He was thrice married, first to Alice Allinson at Chesterford in 1626; secondly, to Grace Maleverer or Mauleverer (buried in Westminster Abbey 26 Feb. 1646); and thirdly to Alice (surname unknown), who petitioned to visit him before execution (Noble, Lives of the Regicides, ii. 197; Chester, Westminster Reg. p. 140). His son William was made a fellow of All Souls' by the parliamentary visitors of Oxford, and graduated B.C.L. on 4 Aug. 1648 (Wood, Fasti, ii. 62; Foster, Alumni Oxonienses, i. 1326). In April 1666 William, who was then an exile in Holland, was summoned by proclamation to return to England. He preferred to remain in Holland as a spy for the English government, who secured him by means of his mistress Afra Behn [q. v.] (Cal. State Papers, Dom. 1665–6 p. 342, 1666–7 pp. 44, 82, 135, 142, 145). Another son, Colonel Thomas Scot, was arrested in Ireland in 1663 for a plot, turned king's evidence, and was expelled from the Irish parliament (Carte, Ormonde, iv. 138; Pepys, Diary, 1 June 1663). Alice Scot, daughter of the regicide, married William Rowe, who was scoutmaster-general in 1650 (Thurloe, v. 711; Biographia Britannica, p. 3528).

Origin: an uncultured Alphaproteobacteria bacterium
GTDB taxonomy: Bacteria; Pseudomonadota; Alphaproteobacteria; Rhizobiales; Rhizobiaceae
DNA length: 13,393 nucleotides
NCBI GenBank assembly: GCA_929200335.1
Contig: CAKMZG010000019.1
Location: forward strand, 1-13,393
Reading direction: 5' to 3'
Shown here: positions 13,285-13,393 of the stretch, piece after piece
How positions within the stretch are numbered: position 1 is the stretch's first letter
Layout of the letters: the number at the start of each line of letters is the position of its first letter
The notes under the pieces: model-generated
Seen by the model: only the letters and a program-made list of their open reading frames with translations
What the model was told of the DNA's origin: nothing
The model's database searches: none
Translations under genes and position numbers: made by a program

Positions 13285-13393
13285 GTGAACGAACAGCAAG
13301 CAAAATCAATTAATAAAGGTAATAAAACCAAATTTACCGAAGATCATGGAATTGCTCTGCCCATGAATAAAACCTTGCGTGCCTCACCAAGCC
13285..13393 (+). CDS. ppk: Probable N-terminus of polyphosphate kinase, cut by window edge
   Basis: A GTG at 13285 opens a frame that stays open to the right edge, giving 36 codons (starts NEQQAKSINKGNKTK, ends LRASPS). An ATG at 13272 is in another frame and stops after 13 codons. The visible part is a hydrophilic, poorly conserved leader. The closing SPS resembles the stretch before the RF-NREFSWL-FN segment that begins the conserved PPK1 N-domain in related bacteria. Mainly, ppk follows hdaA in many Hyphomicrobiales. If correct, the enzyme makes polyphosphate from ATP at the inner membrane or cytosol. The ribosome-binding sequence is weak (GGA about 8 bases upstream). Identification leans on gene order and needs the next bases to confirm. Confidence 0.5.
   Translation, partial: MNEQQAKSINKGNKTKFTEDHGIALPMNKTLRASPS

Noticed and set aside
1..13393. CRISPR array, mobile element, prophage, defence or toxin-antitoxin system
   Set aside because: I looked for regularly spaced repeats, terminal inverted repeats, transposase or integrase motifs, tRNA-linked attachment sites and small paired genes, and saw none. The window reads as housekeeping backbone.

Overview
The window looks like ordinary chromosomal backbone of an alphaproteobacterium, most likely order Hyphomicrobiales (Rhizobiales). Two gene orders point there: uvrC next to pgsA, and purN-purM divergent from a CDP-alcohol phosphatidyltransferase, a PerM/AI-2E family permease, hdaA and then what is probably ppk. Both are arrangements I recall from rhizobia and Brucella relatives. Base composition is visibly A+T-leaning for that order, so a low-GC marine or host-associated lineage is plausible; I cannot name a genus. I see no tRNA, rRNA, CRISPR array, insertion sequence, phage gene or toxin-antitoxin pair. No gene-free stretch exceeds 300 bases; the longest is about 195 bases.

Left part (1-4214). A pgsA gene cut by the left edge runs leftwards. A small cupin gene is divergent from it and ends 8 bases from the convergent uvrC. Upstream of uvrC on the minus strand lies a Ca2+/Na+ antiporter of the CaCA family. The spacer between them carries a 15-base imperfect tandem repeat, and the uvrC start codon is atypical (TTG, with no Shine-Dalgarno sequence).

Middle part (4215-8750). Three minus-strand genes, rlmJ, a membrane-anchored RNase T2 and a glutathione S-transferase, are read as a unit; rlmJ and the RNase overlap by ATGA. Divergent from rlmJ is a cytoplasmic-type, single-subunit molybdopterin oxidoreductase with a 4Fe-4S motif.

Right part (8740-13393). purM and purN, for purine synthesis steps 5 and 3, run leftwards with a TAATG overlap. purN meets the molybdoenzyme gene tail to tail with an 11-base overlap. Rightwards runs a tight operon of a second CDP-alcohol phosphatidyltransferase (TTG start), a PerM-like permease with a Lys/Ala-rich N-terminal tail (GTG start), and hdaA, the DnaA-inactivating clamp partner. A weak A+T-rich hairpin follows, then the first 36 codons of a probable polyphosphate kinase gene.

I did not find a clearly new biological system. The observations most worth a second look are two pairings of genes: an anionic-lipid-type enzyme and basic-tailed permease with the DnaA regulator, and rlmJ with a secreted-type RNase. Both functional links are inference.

Scot the regicide, who never served in the parliamentary army, is often confused with Major or Colonel Thomas Scot (or Scott) who was elected member for Aldborough in 1645, and was concerned in the mutiny at Ware in November 1647 (Rushworth, vii. 876; Commons' Journals, v. 362; Clarke Papers, i. 231). He died in January 1648 (Cal. Clarendon Papers, i. 408).

[The only life of Scot is that in Noble's Lives of the Regicides, ii. 169–99, which is full of errors; see authorities cited.]

C. H. F.

Dictionary of National Biography, Errata (1904), p.243
N.B.— f.e. stands for from end and l.l. for last line

Page Col. Line  
72 i 11f.e. Scott, Thomas (d. 1660): for The name of the regicide's wife is not known. read The regicide was thrice married, first to Alice Allinson at Chesterford in 1626; secondly in 1644 to Grace, eldest daughter of Sir Thomas Mauleverer (she was buried in Westminster Abbey, 26 Feb. 1645-6); and thirdly to Alice (of unknown surname), who petitioned to visit him before his execution (Noble, Regicides, ii. 197 ; Chester, Westminster Abbey, p. 140).
ii 20-26 omit and his wife Grace .... Registers, p. 140)